Credit: Aontú

Aontú launches largest-ever candidate team in NI ahead of local elections next week

Aontú will launch their party’s local election 2023 Manifesto on Tuesday night, 9 May, at 4pm in West Belfast, ahead of Northern Ireland’s local council elections.

The all-Ireland political party is fielding its largest candidate team ever in Northern Ireland, ahead of local elections in the six counties, which take place on 18 May.

The last local elections were held in 2019 in Northern Ireland, during which Aontú nominated 16 candidates across 7 of the 11 local councils. In that election, it won one seat, Anne McCloskey, in Ballyarnett DEA on Derry and Strabane Council, who was later replaced by Cllr Emmet Doyle.

Several months after that election, in July 2019, Cllr Denise Mullen, a councillor for the SDLP in Mid Ulster, resigned from the party to join Aontú.

The launch, which will take place in the Devenish Hotel, comes at a time when the North is “hungry for change,” according to the party.

“For change, change your vote,” the party said on social media this week.
In a statement sent to Gript, leader Peadar Tóibín said that the party was contesting the elections to win council seats, and that he believed the lack of political vision from the other parties was an issue for voters.

“Aontú will field our largest candidate team ever in the North of Ireland. I am extremely proud of the quality of these candidates,” Mr Tóibín said.

“These are articulate and able men and women from all walks of life, who have shown massive dedication to their communities. Aontú is contesting these elections to win council seats across the north of Ireland. We do so from a much stronger position in terms of quality candidates, public support, and strength of grass roots organisation”.

The Meath West TD pointed to a “major political and economic crisis” in Northern Ireland, with families suffering as a result.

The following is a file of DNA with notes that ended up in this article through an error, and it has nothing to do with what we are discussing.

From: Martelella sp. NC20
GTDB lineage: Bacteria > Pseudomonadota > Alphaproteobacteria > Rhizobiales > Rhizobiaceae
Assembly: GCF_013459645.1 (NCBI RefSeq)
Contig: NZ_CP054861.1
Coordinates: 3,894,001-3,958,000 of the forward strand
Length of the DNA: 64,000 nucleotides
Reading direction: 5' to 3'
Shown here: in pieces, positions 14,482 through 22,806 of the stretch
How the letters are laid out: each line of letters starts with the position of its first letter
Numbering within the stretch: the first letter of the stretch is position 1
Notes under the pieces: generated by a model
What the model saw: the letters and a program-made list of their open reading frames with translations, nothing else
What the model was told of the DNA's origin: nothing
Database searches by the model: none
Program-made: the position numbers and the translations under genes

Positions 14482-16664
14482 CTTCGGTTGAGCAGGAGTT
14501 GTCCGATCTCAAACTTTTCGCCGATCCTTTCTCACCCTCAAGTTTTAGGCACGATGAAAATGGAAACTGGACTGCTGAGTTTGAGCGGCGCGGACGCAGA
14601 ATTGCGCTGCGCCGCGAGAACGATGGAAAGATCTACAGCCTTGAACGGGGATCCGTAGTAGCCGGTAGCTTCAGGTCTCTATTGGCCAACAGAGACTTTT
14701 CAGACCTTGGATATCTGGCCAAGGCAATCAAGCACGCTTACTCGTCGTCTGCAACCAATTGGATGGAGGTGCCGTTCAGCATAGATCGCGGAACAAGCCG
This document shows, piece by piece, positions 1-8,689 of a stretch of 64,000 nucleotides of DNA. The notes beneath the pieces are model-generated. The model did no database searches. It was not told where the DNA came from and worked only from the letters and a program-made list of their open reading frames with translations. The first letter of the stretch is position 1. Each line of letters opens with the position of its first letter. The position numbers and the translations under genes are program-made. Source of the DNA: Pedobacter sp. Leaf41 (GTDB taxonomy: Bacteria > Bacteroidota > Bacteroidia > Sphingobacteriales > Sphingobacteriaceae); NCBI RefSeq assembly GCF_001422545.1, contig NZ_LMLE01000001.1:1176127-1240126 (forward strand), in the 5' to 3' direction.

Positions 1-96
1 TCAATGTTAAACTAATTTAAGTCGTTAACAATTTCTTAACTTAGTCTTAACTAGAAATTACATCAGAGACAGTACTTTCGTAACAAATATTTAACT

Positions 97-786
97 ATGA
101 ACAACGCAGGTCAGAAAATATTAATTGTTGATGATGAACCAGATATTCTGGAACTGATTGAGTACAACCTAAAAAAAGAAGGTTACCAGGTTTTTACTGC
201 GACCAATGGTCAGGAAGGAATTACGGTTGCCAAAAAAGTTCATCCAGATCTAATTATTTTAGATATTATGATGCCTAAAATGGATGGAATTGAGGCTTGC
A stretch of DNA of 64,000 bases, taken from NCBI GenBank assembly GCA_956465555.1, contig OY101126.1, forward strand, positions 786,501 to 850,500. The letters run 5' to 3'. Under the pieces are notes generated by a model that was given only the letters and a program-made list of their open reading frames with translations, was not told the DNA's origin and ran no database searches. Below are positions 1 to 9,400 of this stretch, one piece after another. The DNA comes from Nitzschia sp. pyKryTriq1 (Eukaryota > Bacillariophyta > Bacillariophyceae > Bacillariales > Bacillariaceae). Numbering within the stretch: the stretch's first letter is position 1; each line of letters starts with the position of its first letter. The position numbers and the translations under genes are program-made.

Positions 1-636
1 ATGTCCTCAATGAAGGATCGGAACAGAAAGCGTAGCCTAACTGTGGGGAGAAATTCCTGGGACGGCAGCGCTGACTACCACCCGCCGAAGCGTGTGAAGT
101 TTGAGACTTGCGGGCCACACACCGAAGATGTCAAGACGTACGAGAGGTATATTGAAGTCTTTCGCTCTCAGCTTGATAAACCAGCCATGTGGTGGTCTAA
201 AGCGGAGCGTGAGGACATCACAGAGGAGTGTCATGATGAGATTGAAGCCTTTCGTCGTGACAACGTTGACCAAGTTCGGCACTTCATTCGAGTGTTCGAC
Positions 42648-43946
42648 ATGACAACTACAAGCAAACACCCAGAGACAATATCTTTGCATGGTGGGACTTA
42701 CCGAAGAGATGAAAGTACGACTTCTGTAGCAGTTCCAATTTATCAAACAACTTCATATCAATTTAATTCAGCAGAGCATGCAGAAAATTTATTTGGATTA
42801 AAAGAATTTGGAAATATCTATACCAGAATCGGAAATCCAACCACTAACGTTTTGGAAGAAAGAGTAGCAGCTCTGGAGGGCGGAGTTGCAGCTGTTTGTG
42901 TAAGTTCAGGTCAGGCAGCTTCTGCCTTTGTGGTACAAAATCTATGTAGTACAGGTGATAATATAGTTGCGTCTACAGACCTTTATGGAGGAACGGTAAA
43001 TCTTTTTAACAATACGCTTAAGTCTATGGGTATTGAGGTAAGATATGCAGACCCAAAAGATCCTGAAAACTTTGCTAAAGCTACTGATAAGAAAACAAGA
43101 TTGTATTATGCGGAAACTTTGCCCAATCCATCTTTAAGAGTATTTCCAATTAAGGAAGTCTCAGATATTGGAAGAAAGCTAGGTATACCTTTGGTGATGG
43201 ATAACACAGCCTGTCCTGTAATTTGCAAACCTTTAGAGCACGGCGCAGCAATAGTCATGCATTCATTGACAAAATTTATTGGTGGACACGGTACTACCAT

“This election takes place in the middle of a major political and economic crisis. Families are being hammered by the ever-increasing Cost of Living.

“Sustained high inflation is doing untold damage to the very fabric of families and communities. Public services are shedding key health and education services and the North is looking down the barrel of an austerity budget from the British Government,” he said.

“Shockingly the only political action we have had from the 5 Stormont parties since the Stormont Elections is for Sinn Féin, the DUP, the SDLP, the UUP and the Alliance to hike up Rates at Council Bills for families. This is a punch in the stomach to families who are struggling on overdrafts, credit cards or in the clutches of money lenders.

“How is it acceptable that in the jaws of a Cost of Living Crisis, the Stormont Political Establishment do not turn up for work, yet take a wage and at council drastically hike up rates on struggling families”.

He also highlighted an apparent “lack of political debate, political vision, and accountability” across the leadership of all parties in the North – pointing to the recent Leaders Debate in the run-up to the elections next Thursday.

“In the midst of all of this there has been an incredible lack of political debate, political vision and accountability from the leadership of all the political parties,” he said.

Aontú has written to all of the leaders of the political parties inviting them to a public debate on the life and death issues affecting the people. Alliance Leader Naomi Long has responded and stated that she would endeavour to participate in a public leaders’ debate. We urge all the remaining leaders to step up and make themselves available to debate the future of the North of Ireland,” Mr Tóibín said.

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